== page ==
…click on the above link to read the rest of the article…

The Fed Just Guaranteed a Stagflation Crisis in 2022 – Here’s How

The Fed Just Guaranteed a Stagflation Crisis in 2022 - Here Is How

Chair Powell leads a two day meeting of the Federal Open Market Committee (FOMC) held January 29-30th, 2019. Public domain photo courtesy of the Federal Reserve

I don’t think I can overstate the danger that the U.S. economy is in right now as we enter 2022. While most people are caught up in the ongoing drama of Covid-19, a real threat looms over the nation in the form of a stagflationary tidal wave. The mainstream media is attempting to place the blame on “supply chain disruptions,” but this is a misrepresentation of the issue.

The two factors are indeed intertwined, but the reality is that inflation is the cause of supply chain disruptions, not the result of supply chain disruptions. If we look at the underlying stats for price rises in essential products, we can get a clearer picture.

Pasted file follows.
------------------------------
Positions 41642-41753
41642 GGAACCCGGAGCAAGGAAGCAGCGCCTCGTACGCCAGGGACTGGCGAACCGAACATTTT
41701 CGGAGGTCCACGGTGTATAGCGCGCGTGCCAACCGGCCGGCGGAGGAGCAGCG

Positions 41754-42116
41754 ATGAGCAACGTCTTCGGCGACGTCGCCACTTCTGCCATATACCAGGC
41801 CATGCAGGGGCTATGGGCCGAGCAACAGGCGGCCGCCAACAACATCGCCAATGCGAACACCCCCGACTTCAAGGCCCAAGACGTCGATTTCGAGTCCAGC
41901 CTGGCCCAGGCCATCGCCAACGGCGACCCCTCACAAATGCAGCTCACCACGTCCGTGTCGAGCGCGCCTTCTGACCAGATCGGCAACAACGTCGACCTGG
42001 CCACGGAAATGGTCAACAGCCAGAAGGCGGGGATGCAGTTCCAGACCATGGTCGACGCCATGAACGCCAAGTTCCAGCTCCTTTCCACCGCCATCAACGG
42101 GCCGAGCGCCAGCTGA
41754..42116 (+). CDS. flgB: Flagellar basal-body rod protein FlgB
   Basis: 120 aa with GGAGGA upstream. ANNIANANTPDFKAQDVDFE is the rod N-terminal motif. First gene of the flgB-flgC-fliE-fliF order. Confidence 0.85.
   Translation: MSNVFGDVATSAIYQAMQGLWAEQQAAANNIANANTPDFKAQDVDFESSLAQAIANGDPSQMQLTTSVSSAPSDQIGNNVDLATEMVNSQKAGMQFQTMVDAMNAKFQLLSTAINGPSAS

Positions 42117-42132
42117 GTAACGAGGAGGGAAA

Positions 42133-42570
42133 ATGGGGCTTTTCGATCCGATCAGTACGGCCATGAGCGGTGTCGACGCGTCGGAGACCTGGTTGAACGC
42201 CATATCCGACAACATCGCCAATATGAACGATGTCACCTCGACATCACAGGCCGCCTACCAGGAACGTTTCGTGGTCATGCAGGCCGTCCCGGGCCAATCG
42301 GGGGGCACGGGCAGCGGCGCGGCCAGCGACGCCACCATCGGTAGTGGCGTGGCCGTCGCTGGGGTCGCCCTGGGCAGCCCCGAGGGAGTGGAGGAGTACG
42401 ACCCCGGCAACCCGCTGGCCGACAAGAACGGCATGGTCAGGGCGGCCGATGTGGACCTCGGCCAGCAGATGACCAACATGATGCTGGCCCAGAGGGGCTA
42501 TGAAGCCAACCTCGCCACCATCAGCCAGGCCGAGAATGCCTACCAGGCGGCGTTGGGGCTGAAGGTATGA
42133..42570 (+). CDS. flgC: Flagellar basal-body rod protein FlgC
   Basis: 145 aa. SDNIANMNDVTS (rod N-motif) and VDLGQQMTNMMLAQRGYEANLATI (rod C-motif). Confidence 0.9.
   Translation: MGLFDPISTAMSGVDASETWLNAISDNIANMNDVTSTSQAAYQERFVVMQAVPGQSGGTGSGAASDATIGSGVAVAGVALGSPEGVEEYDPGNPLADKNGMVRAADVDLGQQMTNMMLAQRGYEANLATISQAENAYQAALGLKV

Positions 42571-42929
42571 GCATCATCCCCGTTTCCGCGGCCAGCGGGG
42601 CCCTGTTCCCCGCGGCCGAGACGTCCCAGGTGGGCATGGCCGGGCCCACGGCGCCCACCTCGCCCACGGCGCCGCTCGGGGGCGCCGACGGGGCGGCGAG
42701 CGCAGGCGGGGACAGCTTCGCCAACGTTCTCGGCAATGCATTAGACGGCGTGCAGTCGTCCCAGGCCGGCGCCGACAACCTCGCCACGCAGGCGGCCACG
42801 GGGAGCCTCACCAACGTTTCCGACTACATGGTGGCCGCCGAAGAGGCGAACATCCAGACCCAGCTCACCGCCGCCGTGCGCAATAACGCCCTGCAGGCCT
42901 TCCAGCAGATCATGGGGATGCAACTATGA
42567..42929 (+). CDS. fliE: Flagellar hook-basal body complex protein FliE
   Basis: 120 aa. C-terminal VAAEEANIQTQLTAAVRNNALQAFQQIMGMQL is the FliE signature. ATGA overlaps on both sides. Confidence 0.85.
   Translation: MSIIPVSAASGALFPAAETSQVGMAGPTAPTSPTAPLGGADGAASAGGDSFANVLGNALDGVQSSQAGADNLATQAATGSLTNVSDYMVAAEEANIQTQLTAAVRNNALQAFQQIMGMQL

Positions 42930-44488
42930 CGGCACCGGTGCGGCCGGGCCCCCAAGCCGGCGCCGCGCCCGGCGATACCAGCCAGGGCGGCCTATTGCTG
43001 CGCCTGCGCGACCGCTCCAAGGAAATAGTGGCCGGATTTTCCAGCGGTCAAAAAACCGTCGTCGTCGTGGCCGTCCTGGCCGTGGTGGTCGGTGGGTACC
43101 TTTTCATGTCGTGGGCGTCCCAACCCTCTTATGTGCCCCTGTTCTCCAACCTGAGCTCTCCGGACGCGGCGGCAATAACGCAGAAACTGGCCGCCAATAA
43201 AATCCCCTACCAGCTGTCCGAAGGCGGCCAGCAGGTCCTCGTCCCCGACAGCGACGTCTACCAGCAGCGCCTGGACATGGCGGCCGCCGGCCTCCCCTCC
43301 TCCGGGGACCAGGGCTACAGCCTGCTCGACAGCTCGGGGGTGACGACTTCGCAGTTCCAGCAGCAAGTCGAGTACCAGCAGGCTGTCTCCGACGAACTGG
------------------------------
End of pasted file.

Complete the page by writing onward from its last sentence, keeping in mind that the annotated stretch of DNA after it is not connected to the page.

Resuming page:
Before I get into my argument, I really want to stress that this is a truly dangerous time and I suggest that people prepare accordingly. In just the past few months I have seen personal expenses rise at least 20% overall, and I’m sure it’s the same or worse for most of you. Safe-haven investments with intrinsic value like physical precious metals are a good choice for protecting whatever buying power your dollars have left…

Higher prices everywhere

The Consumer Price Index (CPI) is officially at the highest levels in 40 years. CPI measurements often diminish the scale of the problem because they do not include things like food, energy and housing which are core expenses for the public. CPI calculations have also been “adjusted” over the past few decades by the government to express a more positive view on inflation…